All things considered, it was a pretty good weekend. Smashing a plate as I dropped my Sunday dinner on the floor face down last night, wasn’t perhaps the ideal way to end a week-full of blunders, but nevertheless, it’s a new week and hopefully all that crap is behind me.
I suspect the moon was in some sort of phase and it was affecting my ability to behave sanely.
I’ve a piece over at A Biblio Paradise all about paranormal and magic fiction. Head on over, as it forms the kick-off of a great new series on the website called Midnight Enchantments. It’s called The Magic of Paranormal Fiction. Click here to read.
West Port Book Festival
I attended a couple of book festival events up at West Port over the course of the weekend: Rob Shearman on Saturday and David Gaffney with Hannah McGill yesterday.
Shearman’s event was at the very nice surroundings of a brand new bookshop in Edinburgh, Pulp Fiction, specialising in genre fiction. Shearman, who is most famous for writing the “Dalek” episode of Doctor Who, is more widely regarded by those in the know as an accomplished script fiction writer.
He comes across as a very friendly and welcoming chap, who delivered a superb reading of a short story called Coming in to Land, complete with rolling pitches, comical and tension loaded pauses, and a sense of a real connection with his small but attentive audience.
On the Doctor Who connection, he regards it as the difference “when people ask me if they know anything I’ve written. In the past they never used to, now I get to say well, yes, actually you probably do.” Yet despite his awards he still regards himself and his acting as “stunningly mediocre”, something his audience generally disagreed with.
Pulp Fiction, apart from being perfect in the sense it’s a genre fiction bookshop, is also a splendid bookshop in its own right. There’s no stuffiness, it has an honest openness and the owners are very friendly; a fresh and welcome addition to West Port’s growing collection of bookshops if ever it was needed.
Yesterday, I was at the rather more cramped Peter Bell’s Books for the Short Story Hour. Peter Bell’s Books was the venue for Sunday’s Short Story Hour. Reading first was Review Show regular, critic and writer, Hannah McGill. Her fiction is a delicately balanced mix of poetic phrases and story telling; you find yourself drawn into her reading.
Coming across as more nervous in front of the closely-packed twenty people as when I’ve seen on television, she nevertheless delivered her reading expertly and without question.
Also reading was David Gaffney, the superb author of flash and longer fiction books such as Sawn-Off Tales and Aromabingo, and the author of the newly available, The Half-Life of Songs.
Gaffney’s fiction is engaging and striking from the start—it has to be as most of the stories he deals with are around 150 words long—but it’s his ability to capture the nuances of human nature in every day situations, to tell a fully plotted story or deliver a funny tale with such an acute turn of phrase, that makes his brand of fiction stand out.
Immediately engaging with his audience as he read from Sawn-Off Tales, he showed why he is an expert at delivering great live readings to back up the excellent books he writes.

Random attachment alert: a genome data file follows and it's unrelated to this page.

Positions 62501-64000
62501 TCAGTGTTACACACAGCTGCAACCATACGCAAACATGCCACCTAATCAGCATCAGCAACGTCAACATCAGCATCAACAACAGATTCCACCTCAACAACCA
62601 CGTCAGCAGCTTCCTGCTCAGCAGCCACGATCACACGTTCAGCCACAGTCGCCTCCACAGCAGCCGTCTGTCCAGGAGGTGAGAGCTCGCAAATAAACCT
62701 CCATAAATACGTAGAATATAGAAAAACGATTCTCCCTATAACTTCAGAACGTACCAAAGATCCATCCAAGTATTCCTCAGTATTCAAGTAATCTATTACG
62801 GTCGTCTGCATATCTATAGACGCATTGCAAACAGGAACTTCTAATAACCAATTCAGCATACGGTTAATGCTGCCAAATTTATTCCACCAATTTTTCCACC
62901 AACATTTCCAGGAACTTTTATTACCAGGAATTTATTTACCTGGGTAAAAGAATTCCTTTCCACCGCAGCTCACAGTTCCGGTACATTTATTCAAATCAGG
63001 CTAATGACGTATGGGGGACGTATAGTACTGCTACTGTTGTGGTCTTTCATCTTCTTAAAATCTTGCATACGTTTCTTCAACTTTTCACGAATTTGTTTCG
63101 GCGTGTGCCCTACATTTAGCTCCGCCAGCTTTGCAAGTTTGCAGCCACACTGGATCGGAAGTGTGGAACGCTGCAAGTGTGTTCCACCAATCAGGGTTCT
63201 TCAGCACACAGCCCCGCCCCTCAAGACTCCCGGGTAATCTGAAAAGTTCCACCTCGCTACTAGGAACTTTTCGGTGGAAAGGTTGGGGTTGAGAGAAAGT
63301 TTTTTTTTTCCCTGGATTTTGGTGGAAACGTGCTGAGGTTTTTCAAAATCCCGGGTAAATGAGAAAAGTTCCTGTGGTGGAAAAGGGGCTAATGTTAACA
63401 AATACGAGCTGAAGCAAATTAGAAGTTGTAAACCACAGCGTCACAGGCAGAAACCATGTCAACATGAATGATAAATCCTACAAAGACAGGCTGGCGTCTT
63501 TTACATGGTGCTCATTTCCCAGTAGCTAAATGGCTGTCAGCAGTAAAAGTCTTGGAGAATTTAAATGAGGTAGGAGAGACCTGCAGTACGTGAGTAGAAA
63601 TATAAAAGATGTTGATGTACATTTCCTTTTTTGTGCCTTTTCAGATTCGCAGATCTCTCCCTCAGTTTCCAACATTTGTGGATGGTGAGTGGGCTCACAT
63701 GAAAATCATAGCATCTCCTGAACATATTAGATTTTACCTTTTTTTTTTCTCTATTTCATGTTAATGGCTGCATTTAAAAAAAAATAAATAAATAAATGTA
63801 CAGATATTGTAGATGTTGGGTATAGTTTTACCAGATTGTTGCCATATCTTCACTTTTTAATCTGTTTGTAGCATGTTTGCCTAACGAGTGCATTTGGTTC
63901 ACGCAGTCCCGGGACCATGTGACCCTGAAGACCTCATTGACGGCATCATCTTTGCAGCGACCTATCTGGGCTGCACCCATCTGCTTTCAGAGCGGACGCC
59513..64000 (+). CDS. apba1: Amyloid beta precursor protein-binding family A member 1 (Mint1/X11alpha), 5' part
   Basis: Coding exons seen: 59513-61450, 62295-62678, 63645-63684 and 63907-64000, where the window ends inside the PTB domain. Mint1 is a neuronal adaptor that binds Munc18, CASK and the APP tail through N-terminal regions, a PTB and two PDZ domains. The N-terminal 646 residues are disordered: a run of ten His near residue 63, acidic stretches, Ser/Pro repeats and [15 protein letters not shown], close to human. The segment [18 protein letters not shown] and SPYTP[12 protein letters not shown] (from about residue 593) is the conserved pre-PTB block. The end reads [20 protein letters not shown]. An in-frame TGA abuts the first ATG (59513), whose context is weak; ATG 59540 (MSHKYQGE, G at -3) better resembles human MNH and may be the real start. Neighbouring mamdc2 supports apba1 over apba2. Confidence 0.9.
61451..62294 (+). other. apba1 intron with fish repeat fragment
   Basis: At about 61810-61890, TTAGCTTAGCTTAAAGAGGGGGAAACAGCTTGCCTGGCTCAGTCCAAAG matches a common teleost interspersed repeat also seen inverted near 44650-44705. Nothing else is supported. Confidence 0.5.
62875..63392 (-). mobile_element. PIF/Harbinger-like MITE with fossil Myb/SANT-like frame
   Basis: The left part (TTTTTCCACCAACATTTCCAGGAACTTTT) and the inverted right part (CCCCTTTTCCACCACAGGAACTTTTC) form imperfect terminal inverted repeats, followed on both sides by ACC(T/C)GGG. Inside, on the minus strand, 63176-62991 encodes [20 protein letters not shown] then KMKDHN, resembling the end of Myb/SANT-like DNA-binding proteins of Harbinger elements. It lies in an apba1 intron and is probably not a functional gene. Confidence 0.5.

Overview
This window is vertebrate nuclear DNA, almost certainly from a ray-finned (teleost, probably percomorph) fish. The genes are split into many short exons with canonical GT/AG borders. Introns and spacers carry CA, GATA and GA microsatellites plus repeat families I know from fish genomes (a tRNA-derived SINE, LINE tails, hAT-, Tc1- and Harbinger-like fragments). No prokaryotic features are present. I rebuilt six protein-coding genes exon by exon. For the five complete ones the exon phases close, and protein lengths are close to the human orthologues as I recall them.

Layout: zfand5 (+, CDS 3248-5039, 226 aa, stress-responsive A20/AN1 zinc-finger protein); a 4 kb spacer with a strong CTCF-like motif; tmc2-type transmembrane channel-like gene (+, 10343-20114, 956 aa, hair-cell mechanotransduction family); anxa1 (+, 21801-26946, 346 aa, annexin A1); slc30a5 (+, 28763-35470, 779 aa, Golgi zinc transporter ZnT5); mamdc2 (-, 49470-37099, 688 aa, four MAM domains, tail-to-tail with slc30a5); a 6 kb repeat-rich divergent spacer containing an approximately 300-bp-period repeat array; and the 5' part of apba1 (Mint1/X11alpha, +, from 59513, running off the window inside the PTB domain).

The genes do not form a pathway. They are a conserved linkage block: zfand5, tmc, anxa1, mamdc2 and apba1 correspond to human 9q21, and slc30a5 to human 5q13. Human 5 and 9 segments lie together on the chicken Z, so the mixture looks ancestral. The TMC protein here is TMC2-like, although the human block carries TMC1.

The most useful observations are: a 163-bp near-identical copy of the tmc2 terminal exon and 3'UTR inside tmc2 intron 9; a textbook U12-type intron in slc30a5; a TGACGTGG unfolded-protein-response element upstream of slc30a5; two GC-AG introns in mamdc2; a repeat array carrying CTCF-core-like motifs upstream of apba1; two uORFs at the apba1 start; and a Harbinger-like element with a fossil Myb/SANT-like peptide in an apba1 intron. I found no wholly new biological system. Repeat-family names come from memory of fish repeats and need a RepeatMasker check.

Before each of these events (which were noon starts), I met up with my pal, book blogger/lover/expert and owner of RobAroundBooks.com, Rob Burdock. We sat both mornings drinking tea and coffee, and whiling away a couple of hours before each of the events by talking all things literature, web design and more.
Rob’s a great guy as his love of books is so infectious it makes you want to go out and read pretty much everything ever written. “Colin, I’m offended,” he told me, when I admitted to owning a copy, but to never having read, Steinbeck’s The Grapes of Wrath.
If you like books and reading, you really should be checking out his website. It’s like a bookshop online with all kinds of lovely wee corners full of fascinating information.
The rest of my time over the weekend was spent on websites: mine and my wife’s. Gail’s boudoir site is coming on slowly—it’s harder because we are trying out new ways of displaying the galleries and shifting the look about. There’s more coding involved than mine because mine is being based on a template; Gail’s is brand new built from scratch.
My new poetry site is coming on faster because it’s a URL pointing to a WordPress site, and last night I made significant inroads with the design of my new main website. It’s going to look fabulous when it’s done.
Some nice wee items arrived in the post over the weekend: a bunch of new bookmarks with some of the new illustrations from SILLY POEMS FOR WEE PEOPLE, and a load of stickers of pirates and cartoon kids jumping around shouting “I love Silly Poems!” When the kids get them, I think they’ll love them. There’s more still to come.
My new business cards also arrived. Not too enamoured with them, though. I may have to redesign those with something more relevant. The designs always look better on the screen and then you get one in your hand.
My evening at The Sky Project was sadly postponed. It looks like we inadvertently arranged the evening opposite a big Halloween party at the local primary school, so we’ve agreed to put it off until a new date can be found.
It makes no difference to my preparation as all of that is complete. All I need to do now is to turn up and entertain the kids!
Happy Monday friends; peace and out!
You are just too, too kind Colin. Thank you (although I think you’re trying to make up for not having read Grapes of Wrath yet :)).
It was a brilliant weekend for me too, made all the better with spending some of both mornings in your company. Thanks for that.
P.S. Sorry about your dinner 🙂
Your essay is great, Colin. Thanks so much for that. And it sounds like you had a grand time at the festival.